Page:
With regard to our primary outcome for patient-reported mental health outcomes, overall mental health as well as anxiety and depression were not significantly different between groups. However, these data are spread within a SD of the PROMIS-normalized patient mean of 50 indicating that patients in our sample are not faring much worse than the general public. Better physical function and mobility are both strongly correlated with low sacrectomy as opposed to high sacrectomy. Patients undergoing high sacrectomy may have sciatic nerve dysfunction, which would impact function and mobility. In particular, sacrectomy above the S1-S2 junction renders the sacrum unable to withstand physiologic forces, which often necessitates lumbar-pelvic instrumentation, which may also impact function and mobility [2, 6, 8, 13, 15, 16, 20]. Previous studies have characterized patient loss of sensory and motor deficiencies by describing use of assistive devices required for mobility or by using provider-reported outcomes detailing the degree of function [7, 9, 10, 11, 12, 14, 18, 22]. Although these methods provide a means for comparison and the results also showed more loss of function with higher sacrectomies, our use of patient-reported outcomes allows for comparison between groups from the patient’s perspective. Additionally, comparing our outcomes in this population with PROMIS normalized data shows that patients with lower sacrectomy have general physical health and mobility that is within a SD or on par with the general population. Before the use of PROMIS data, this comparison would have been unfeasible.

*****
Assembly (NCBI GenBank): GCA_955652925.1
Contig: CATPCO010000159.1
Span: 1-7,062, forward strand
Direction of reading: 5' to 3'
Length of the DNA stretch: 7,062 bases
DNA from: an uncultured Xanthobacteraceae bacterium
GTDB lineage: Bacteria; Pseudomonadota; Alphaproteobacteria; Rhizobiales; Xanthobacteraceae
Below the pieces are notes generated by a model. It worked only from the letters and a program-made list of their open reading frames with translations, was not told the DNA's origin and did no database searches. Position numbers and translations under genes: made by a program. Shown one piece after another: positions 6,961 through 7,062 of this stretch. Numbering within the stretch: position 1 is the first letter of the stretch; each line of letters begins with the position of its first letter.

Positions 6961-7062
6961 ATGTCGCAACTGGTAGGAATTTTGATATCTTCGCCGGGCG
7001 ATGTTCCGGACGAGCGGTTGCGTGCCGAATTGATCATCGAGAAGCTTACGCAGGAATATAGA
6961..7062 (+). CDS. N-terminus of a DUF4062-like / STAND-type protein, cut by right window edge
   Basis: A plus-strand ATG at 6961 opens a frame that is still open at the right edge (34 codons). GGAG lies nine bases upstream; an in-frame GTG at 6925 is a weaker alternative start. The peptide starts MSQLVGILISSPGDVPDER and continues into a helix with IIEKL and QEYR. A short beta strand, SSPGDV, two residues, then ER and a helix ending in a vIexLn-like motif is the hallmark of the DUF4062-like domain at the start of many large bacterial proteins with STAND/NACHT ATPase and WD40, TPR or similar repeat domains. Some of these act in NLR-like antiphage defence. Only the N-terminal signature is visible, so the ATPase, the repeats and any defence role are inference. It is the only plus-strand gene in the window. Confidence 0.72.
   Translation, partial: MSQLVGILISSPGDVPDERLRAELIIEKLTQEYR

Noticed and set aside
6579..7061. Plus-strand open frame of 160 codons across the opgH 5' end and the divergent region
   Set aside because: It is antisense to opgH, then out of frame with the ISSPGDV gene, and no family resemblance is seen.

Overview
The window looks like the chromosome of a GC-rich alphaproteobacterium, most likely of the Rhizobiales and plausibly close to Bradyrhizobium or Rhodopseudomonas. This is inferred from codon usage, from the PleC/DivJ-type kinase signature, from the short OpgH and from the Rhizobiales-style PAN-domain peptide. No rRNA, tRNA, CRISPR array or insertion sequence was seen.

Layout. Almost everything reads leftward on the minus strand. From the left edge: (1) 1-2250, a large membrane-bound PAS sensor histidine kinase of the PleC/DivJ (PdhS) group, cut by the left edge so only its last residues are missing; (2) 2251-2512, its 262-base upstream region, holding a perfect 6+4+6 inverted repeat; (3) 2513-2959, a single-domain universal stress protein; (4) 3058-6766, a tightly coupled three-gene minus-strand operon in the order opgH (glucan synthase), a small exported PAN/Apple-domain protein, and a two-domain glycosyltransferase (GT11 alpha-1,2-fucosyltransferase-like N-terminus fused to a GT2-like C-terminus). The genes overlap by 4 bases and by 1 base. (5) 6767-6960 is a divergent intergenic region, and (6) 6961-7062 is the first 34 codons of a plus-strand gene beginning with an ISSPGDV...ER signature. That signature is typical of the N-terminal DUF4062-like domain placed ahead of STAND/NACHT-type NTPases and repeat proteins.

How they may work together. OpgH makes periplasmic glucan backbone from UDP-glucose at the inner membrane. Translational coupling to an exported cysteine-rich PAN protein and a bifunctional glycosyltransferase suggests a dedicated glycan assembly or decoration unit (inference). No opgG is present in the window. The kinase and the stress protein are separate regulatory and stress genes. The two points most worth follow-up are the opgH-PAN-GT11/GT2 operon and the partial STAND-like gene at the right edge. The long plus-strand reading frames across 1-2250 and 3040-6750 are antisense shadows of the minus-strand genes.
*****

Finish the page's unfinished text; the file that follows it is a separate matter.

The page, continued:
In our secondary outcome describing patient-reported pain levels, analysis revealed a striking difference between higher and lower sacrectomy, where the comparison between patients with high and low sacrectomy versus normative PROMIS data offers the most insight. Patients with high sacrectomy experience chronic pain that likely influences other aspects of their lives. Most patients who consent to undergo high sacrectomy do so with the understanding that bowel, bladder, and sexual function will be affected. However, one must add chronic pain to the side effects of high sacrectomy to fully inform a patient of potential surgical outcomes. This finding is in contrast to the patients with lower sacrectomy, who reported pain levels lower than normative PROMIS data involving 21,233 patients [17]. It is unclear why patients with lower sacrectomy reported better pain scores than the national average, but the scores may reflect the fact that the tumor had caused the patients’ pain and postoperatively they are relatively pain-free with close to normal function.